Meanwhile, chief executive officer of AIC, Everton Spencer said the affected PGR farmers have since been included in the St Thomas Task Force, which will meet today to discuss a crop production schedule going forward.

"What we have prepared for them is an implementation plan, and out of that plan we will indicate the crops that are to be grown, timeline and all the inputs required, including theirs. And once they sign off on that we can move forward," Spencer said.

Spencer said a request made by the farmers to be granted $28,000 each in labour cost as part of the recovery plan was also being examined. The PGR farmers, he said, are expected to benefit from an accumulative $5 million worth of ginger, now in the ground, and this will also help in assisting them to get back on their feet.

Despite the loss suffered by the farmers, Spencer said they will still benefit in the long term from some $78 million worth of infrastructural work done at the facility. This, he said, included construction of farm access road, drainage works, irrigation, and sanitary and packaging facilities.

Although the Government disbursed $7.5 million to the St Thomas Credit Union since October, to assist with a recovery programme following the farmers' loss, Spencer said the overall cost of the recovery plan is closer to $20 million, given the other capital costs associated with the recovery efforts.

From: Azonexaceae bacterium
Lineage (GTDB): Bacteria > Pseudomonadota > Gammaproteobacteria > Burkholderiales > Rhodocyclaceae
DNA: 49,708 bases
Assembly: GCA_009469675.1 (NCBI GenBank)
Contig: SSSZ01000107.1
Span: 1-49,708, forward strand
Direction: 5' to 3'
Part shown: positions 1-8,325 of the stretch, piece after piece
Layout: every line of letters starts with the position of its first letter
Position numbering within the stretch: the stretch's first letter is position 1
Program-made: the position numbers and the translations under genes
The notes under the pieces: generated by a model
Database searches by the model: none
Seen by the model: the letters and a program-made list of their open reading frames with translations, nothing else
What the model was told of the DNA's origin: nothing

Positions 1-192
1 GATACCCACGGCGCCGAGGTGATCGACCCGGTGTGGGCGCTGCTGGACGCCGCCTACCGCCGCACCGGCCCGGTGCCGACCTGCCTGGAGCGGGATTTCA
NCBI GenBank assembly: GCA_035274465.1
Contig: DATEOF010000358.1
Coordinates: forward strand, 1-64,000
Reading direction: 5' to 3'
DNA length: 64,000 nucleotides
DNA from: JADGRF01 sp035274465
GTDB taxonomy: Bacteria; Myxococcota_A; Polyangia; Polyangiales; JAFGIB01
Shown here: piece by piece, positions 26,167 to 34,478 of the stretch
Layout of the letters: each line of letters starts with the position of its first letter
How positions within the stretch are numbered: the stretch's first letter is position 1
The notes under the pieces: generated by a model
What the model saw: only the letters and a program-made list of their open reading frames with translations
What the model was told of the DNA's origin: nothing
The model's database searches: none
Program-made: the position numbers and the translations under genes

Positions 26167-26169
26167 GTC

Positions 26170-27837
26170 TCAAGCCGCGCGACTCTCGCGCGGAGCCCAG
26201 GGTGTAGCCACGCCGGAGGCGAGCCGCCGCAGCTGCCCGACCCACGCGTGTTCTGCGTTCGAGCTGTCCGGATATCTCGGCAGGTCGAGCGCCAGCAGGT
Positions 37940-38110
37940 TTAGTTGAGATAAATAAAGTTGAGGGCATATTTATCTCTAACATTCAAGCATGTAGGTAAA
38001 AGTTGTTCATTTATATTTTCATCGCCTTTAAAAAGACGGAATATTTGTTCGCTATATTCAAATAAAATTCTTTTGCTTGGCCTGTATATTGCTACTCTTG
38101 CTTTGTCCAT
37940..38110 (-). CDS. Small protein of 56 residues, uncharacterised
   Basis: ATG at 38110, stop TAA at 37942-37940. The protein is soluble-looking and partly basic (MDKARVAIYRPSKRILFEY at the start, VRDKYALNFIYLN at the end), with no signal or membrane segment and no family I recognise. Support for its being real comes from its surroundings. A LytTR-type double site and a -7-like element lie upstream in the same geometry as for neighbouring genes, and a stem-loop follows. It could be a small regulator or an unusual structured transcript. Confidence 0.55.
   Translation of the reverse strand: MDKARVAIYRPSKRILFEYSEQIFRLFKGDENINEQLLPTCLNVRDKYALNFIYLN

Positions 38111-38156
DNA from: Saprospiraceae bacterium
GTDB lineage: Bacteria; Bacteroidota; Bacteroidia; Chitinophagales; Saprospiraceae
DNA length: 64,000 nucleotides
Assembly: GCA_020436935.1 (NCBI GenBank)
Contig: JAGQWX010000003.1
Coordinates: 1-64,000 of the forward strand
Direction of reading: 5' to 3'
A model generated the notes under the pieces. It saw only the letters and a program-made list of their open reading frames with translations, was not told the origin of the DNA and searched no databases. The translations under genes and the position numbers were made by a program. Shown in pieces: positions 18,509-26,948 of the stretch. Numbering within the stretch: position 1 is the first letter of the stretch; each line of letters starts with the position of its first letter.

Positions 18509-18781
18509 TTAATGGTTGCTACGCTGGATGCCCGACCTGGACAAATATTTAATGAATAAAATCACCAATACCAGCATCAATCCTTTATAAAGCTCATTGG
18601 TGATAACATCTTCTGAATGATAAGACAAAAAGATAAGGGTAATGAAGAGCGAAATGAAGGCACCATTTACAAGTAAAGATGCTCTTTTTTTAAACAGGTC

"We purchased a new diesel pump, which is currently being cleared off the wharf, to assist with irrigation. We have also purchased a rotovator for $1.5 million, and we needed to irrigate the 60 acres that will be used to plant the next crop of onions in the spring," he said.

In the meantime, the permanent secretary said the remainder of the recovery money is reserved for the 60 acres to replant onions. "When the farmers say the recovery money is not being spent, the bulk of that money is intended to put them back in onion on the new 60 acres with all the lessons we have learnt," he said, adding that some $2.2 million has already been expended.

He pointed out that the recovery assistance funds were disbursed to the credit union from October and this should have given the farmers adequate time to plant cash crops which would have been ready in time for them to begin honouring their loan obligations in March.

"We had gone out there and negotiated secure markets for pumpkin, pepper, callaloo, escallion, and other crops which would have been grown within the time... I don't know where we went off track," he said. "They must now sit with us and put the things in the ground so we can move on," he added.

Meanwhile, IDB Country Representative Therese Turner-Jones said the IDB's involvement in the sector is to improve the capacity of farmers and to empower them to become self-sustaining entrepreneurs.

"The whole thrust of agriculture and IDB's involvement in that sector is to make Jamaica less dependent on imports, to reduce foreign exchange that has to be allocated to buying food from abroad," she said, adding that in order for this economy to grow there must be competitiveness across all sectors.